First of all, what are the adrenal glands? The adrenal glands sit atop both kidneys and produce many hormones.


Adrenal exhaustion has been dubbed the 21st Century epidemic. Few can dispute that we are living at a pace that is much different from our parents secondary to technology, the changing role of our workforce, and our expectation of consumerism beyond that which our parents ever imagined existed. The information age, which helps me immensely, is at times overstimulating and confusing to most.


The adrenal glands produce epinephrine, norepinephrine, DHEA, Pregnenolone, Progesterone, Estrogens, Testosterones, Androstenedione, Cortisol, and Aldosterone. When we are under continuous stress, our levels of Cortisol and DHEA are eventually depleted.


Most think of Cortisol as a “fat builder” because television and magazines portray it as such. There is a multi-billion industry courting you to buy stuff that will make you thin, only one of which is Cortislim. Cortisol is portrayed as a demon which makes you fat. Being chubby is not that simplistic.


The European endocrinologists explain that in our fast paced world our adrenal glands produce too much Cortisol, then our bodies adapt to the continuous stress, then we run out of Cortisol. Now here is where this Cortisol situation gets very interesting. If your adrenals are pooped out, YOU WILL OVEREAT TO PRODUCE CORTISOL. You will especially crave sugar and carbohydrates.


DHEA is another major hormone produced by our adrenal glands. DHEA (Dehydroepiandosterone) is in every single cell of our body. When we are twenty, we have the most DHEA we will ever have. When we are forty, we have one half that amount, and when we are eighty we are running on fumes.  However, replacing DHEA requires working with a physician who understands that DHEA can convert to Androstenedione or Testosterone or Estradiol. As a result, I advise taking 7 Keto DHEA and routinely measure blood levels. DHEA is presently available without a prescription.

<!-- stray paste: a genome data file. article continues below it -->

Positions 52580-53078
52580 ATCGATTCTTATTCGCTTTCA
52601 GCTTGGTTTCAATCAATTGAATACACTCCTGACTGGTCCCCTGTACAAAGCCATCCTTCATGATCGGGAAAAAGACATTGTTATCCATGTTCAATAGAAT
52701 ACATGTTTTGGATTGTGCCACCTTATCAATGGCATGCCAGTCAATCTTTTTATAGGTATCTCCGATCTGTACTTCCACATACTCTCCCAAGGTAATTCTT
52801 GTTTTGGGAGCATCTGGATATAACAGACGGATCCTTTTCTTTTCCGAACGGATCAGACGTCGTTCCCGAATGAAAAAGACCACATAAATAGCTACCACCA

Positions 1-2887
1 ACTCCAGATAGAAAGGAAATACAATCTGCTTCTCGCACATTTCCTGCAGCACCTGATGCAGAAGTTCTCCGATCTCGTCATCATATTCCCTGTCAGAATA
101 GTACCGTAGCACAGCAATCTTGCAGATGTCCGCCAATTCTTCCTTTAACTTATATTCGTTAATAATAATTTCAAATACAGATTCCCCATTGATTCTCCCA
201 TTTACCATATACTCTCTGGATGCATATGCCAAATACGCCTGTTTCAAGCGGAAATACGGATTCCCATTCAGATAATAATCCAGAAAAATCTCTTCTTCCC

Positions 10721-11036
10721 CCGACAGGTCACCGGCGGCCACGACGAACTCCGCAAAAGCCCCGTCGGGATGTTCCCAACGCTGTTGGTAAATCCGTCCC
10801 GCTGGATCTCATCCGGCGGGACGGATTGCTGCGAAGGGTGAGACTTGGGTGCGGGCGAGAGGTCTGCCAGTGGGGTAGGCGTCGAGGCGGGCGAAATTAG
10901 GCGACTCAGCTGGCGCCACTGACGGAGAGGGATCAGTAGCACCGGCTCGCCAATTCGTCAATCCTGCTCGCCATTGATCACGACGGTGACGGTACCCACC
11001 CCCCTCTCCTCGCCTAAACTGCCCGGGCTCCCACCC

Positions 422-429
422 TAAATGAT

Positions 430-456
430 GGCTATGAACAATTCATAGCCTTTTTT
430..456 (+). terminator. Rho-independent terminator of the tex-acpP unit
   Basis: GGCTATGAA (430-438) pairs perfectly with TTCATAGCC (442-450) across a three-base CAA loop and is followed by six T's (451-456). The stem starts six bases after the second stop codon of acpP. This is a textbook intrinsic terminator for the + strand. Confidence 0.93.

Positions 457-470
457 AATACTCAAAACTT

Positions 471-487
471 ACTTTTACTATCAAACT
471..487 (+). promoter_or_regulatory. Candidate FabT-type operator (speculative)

There are many ways to replenish our adrenal glands. Firstly, we need to be conscious of the stressors in our life and learn to curtail them. Secondly, good nutrition helps. Somehow, what to eat, and whether or not to take supplements, has become enormously confusing. Thirdly, the Myer’s intravenous “cocktails” help immensely since they contain ten grams of Vitamin C and Pantothenic Acid, both of which are vitally important to replenish our adrenals.


The European endocrinologists take Cortisol when they travel, when they teach physicians fifteen hours a day, and when they feel a cold or influenza brewing. They taught us that when someone has a cold that means their adrenals are exhausted. So I listened and did one of my famous experiments years ago.


I had a rare case of a nasty virus with a raging fever. Antibiotics do nothing for a virus as my patients know. I had to practice for an upcoming ballroom dancing competition. It was 6 pm. So I took a lot of Cortisol. In less than one hour I felt great and no longer had a fever. There was just one little problem because I took too much Cortisol. At midnight, I was on my hands and knees scrubbing the floors. Our bodies produce about 20 mgs. of Cortisol a day, and taking more was another lesson.


Cortisol is a very weak version of Prednisone, and requires a prescription. My long term patients have it at home in the event they need it. On rare occasions they require an antibiotic which I prescribe.


Updated by Roberta Foss-Morgan, D.O. — March 5, 2008